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I need to delete my input file securely once I have finished with it, at the moment I'm overwriting all the data with zero, this is messy as my temp folder becomes full of old files also the name of the files is a security issue.

Rather than just moving them to the recycle bin I would like them to skip it and just disappear, this is in conjunction with being wiped byte wise as data recovery software can recover items from beyond the recycle bin. As the name is also important I need to rename them before I delete them.

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5 Answers 5

up vote 9 down vote accepted

This is a progressive problem. What is "secure" for one application is insecure for another. If security is really important and you find yourself asking these kinds of questions on Stack Overflow, then most likely need to contract with an external security consultant. Examples of really important include financial information, medical records, or anything else where there is a law or contract requiring the securing of the data. I don't say this to be mean or imply that you are incapable of solving the problem, but to point out that this is a rather complex and evolving problem.

Basically to accomplish what you want to accomplish:

  1. Once your code you wrote finishes then change the file size to empty - this makes recovery more difficult because the original file size is lost.
  2. Then rename the file (RenameFile)to a different name.
  3. Finally delete the file using DeleteFile, which does not move the file to the recycle bin.

Make sure you maintain an exclusive handle on the files the whole time they are on the disk too, or they can just be copied before they are deleted.

As I said, this is a progressive problem. This is a really basic solution, and is subject to a number of vulnerabilities. So depending on the level of security needed you might consider never letting the file be written to disk, or using multiple pass overwrites. If security is really important, then actually burning the hard drive platter at a high temperature, and then smashing it is the only way to be sure.

Edit: It appears you removed your code sample.

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Just a note: there is a scientific study showing that multi-pass overwrites are just a waste of time. One-pass overwrite has the same result and effectiveness. – liggett78 Jan 16 '09 at 21:24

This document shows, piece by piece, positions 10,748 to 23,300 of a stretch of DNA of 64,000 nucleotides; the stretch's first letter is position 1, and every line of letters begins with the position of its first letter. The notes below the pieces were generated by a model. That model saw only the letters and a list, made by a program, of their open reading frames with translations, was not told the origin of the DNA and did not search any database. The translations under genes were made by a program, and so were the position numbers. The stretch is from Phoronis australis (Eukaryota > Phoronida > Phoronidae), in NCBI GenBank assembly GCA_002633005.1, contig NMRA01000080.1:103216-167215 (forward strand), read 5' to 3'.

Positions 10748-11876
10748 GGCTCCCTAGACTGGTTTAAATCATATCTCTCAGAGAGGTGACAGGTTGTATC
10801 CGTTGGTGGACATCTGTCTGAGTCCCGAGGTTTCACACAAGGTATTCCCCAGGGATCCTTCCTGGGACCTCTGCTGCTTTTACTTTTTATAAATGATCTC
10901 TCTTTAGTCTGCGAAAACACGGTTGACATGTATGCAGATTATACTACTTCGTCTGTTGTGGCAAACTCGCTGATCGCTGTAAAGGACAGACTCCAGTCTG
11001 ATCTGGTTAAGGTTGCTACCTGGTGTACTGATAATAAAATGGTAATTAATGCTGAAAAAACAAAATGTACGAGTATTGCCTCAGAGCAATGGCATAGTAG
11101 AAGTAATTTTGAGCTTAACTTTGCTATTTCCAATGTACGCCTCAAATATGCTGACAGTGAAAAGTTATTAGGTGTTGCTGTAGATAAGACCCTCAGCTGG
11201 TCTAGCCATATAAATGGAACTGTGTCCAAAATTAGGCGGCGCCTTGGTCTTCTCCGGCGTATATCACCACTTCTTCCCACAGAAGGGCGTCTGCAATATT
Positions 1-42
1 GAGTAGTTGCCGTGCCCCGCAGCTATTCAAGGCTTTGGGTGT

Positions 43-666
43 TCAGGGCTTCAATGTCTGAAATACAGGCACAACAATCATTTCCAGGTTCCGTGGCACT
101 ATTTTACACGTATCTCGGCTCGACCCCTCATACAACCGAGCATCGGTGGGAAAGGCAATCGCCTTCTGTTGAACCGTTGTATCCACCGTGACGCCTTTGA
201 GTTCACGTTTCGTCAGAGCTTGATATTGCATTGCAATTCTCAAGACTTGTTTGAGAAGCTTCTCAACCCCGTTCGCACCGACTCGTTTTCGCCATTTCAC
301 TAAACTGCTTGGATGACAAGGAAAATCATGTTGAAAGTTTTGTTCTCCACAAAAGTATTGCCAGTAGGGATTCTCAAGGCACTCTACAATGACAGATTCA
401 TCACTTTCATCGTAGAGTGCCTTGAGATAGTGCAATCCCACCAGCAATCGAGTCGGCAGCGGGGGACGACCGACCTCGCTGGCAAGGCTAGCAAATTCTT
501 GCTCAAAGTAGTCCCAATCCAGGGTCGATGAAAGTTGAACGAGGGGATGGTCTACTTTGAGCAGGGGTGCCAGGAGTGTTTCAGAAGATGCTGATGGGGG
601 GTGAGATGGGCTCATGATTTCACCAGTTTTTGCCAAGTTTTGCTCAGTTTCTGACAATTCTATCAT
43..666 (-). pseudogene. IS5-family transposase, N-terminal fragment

There are third-party utilities to do this kind of thing from the command - I found PGP Command Line has this feature, if you search around you can probably find a free app that will do this from the command line. You could then just call the command from your app in order to securely delete the file.

I would say that if you are insistent upon writing your own code to do this, then instead of using all 0's, write random bytes to the disk. And don't use the built-in c++ rand function, use a more secure random number generator.

As Jim McKeeth said, this is not something you want to do yourself if there are serious legal repercussions for getting it wrong.

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Jim has described well the issues with solving your problem in code. The problem is indeed progressive, and any solution you implement will only approximate complete security without ever attaining it. So one thing to do is to decide exactly what you need to protect the file against (snooping family members? co-workers? corporate espionage? totalitarian governments?), then design your solution accordingly and document its limitations.

I have a sort of an orthogonal suggestion though. Instead of - or in addition to - implementing secure wiping in code, you can require cooperation from users. For example, you can suggest (or require) that input files be stored on an encrypted volume. In corporate environments PGP Disk might be preferred, since it's a recognizable brand, while home users would be well served to use the free and well-tested TrueCrupt. Both products support creating virtual encrypted volumes as well as encrypting whole partitions. This would go a great length to keeping the names and contents of input files secure, even before you write a single line of code.

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Warning: TrueCrypt is now deprecated. – Sam Aug 10 '14 at 10:05

Deleting a file can be touchy subject...

Depending on the need of your customer I would like to point to the Data remanence phenomenon. Which is residual data left after a simple overwrite. Data erasure is a method of destroying the residual data.

There are a few standards on how to erase the residual data, DoD 5220.22-M is mostly referred to by "secure file delete" applications, but apparently the rules have changed.

As of the June 2007 edition of the DSS C&SM, overwriting is no longer acceptable for sanitization of magnetic media; only degaussing or physical destruction is acceptable.

So what I'm saying is, try to get the rules which your customer has to follow.

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Beware of "wear leveling" algorithms used with flash storage. To promote even wear, files are moved around on the drive, and it's invisible to your app, and even the operating system. So you can "secure delete" the file all you want, and you will only affect the most recent copy of the file. But prior copies are recoverable/discoverable with recovery software. So the only way to solve that, is to encrypt the file contents.

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